An enormous, circular halo of eerie red light, which looks like something straight out of a sci-fi movie, recently flashed in the night sky above Italy. The bizarre disk appeared and disappeared within milliseconds, meaning most people likely missed the strange spectacle.
But one person, nature photographer Valter Binotto, managed to capture a shot of the luminous halo in the sky above the town of Possagno in northern Italy on March 27. However, the red ring was not actually located above the town. Instead, the massive circle, which was around 224 miles (360 kilometers) in diameter, blinked above central Italy and part of the Adriatic Sea. It was only a forced perspective that made the ring look as if it were hanging above the town.
The ring flash is known as an "emission of light and very low-frequency perturbations due to electromagnetic pulse sources," or ELVE for short, according to Spaceweather.com. ELVEs are a rare type of stratospheric/mesospheric perturbations resulting from intense thunderstorm electrification (SPRITE). The red rings are created when electromagnetic pulses (EMPs) given off by lightning hit Earth's ionosphere, the ionized part of the upper atmosphere that stretches between 50 and 400 miles (80 and 644 km) above the ground.
Due to their short-lived nature, ELVEs are normally visible only to satellites orbiting Earth and were discovered just in 1990 thanks to cameras onboard NASA's space shuttles. Binotto's new image is likely "the best ever picture of one from the ground," according to Spaceweather.com.
Binotto believes that the ELVE was produced by an EMP generated from a large thunderstorm near Ancona, a city around 174 miles (280 km) southeast of Possagno. Normally, lightning bolts do not emit EMPs because they do not carry enough current. But during this storm, an unusually powerful bolt, at least 10 times more powerful than regular lightning bolts, likely generated the electrical shockwave, which then hit the ionosphere, according to Spaceweather.com. When electrons from within the EMP hit the ionosphere, the charged particles excite nitrogen atoms which then give off the reddish glow.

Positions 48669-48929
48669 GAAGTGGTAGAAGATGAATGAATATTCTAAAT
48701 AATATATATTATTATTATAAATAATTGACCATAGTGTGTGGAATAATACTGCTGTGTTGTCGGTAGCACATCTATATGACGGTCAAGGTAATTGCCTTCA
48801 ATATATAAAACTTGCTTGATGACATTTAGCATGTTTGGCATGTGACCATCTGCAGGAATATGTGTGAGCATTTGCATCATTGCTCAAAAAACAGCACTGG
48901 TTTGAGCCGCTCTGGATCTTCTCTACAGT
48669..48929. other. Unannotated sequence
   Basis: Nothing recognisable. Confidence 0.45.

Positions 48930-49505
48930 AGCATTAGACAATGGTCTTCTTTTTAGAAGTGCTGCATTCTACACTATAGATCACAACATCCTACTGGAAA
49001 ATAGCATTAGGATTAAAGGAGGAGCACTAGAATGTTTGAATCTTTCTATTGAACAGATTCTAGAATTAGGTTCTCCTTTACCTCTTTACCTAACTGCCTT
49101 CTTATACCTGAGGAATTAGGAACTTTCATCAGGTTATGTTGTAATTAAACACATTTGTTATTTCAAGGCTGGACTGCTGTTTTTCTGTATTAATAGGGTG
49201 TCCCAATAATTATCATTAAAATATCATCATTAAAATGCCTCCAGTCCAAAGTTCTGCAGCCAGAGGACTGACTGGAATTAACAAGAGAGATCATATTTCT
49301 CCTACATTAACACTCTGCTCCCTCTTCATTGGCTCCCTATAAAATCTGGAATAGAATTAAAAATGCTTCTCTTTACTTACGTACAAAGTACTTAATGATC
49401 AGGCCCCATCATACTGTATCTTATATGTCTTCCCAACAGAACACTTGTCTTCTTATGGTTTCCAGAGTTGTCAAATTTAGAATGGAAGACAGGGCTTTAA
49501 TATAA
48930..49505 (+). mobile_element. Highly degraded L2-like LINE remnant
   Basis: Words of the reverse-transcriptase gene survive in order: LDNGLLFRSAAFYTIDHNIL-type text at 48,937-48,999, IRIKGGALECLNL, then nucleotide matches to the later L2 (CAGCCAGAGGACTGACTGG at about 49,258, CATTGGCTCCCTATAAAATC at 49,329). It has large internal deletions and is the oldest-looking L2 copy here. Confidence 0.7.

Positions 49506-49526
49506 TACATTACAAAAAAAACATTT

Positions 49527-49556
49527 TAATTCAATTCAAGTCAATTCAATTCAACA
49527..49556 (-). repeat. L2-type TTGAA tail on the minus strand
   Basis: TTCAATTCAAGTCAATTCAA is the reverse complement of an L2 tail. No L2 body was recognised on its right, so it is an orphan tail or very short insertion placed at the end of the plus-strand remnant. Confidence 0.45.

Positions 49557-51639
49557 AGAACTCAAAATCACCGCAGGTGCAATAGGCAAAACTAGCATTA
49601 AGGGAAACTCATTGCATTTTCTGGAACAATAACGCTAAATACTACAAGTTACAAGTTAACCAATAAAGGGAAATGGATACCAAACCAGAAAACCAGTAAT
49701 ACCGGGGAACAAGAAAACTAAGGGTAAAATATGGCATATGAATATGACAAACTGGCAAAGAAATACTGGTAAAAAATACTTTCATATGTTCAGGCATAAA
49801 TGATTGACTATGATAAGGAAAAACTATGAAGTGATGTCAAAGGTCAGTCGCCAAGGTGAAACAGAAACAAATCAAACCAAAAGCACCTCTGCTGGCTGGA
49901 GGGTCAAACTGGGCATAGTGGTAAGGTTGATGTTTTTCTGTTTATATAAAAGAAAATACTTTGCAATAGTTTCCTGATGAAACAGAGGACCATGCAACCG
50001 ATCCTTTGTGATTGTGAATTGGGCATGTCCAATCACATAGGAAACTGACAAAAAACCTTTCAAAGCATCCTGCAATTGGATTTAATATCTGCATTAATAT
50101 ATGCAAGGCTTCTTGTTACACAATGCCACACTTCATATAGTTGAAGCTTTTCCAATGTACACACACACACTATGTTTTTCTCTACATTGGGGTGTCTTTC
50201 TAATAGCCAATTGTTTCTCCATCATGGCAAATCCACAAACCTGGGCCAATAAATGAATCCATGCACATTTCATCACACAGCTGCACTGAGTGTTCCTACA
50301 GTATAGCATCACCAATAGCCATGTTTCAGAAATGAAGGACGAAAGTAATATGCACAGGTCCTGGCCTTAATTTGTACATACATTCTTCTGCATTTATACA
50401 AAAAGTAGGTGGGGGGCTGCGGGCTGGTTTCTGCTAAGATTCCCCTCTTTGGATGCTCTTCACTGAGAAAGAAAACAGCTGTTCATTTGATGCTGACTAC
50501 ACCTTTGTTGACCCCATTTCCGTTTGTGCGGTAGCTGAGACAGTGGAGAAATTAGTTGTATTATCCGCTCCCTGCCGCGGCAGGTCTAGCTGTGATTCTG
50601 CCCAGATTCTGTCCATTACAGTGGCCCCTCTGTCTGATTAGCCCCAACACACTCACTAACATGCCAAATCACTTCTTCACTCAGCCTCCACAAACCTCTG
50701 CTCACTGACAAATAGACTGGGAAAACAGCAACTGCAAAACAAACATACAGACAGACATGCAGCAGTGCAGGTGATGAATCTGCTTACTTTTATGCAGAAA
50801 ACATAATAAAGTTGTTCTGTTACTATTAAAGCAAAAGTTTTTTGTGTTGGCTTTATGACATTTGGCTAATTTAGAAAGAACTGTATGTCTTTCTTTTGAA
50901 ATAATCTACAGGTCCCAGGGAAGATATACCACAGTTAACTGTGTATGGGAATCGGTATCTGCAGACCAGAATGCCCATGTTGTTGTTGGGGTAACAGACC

Binotto has photographed hundreds of ELVEs and other types of transient luminous events (TLEs) since he began shooting them in 2019, and this is "one of the biggest structures" he has ever seen, he told Spaceweather.com.
This is not the first time SPRITEs like this have been photographed from Earth. In February 2021, a red sprite in Hawaii was photographed alongside blue jets, which are lightning bolts that shoot upward instead of downward. And in April 2013, red sprites were photographed above multiple bolts of lightning in Nebraska.
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Harry is a U.K.-based senior staff writer at Live Science. He studied marine biology at the University of Exeter before training to become a journalist. He covers a wide range of topics including space exploration, planetary science, space weather, climate change, animal behavior, evolution and paleontology. His feature on the upcoming solar maximum was shortlisted in the "top scoop" category at the National Council for the Training of Journalists (NCTJ) Awards for Excellence in 2023.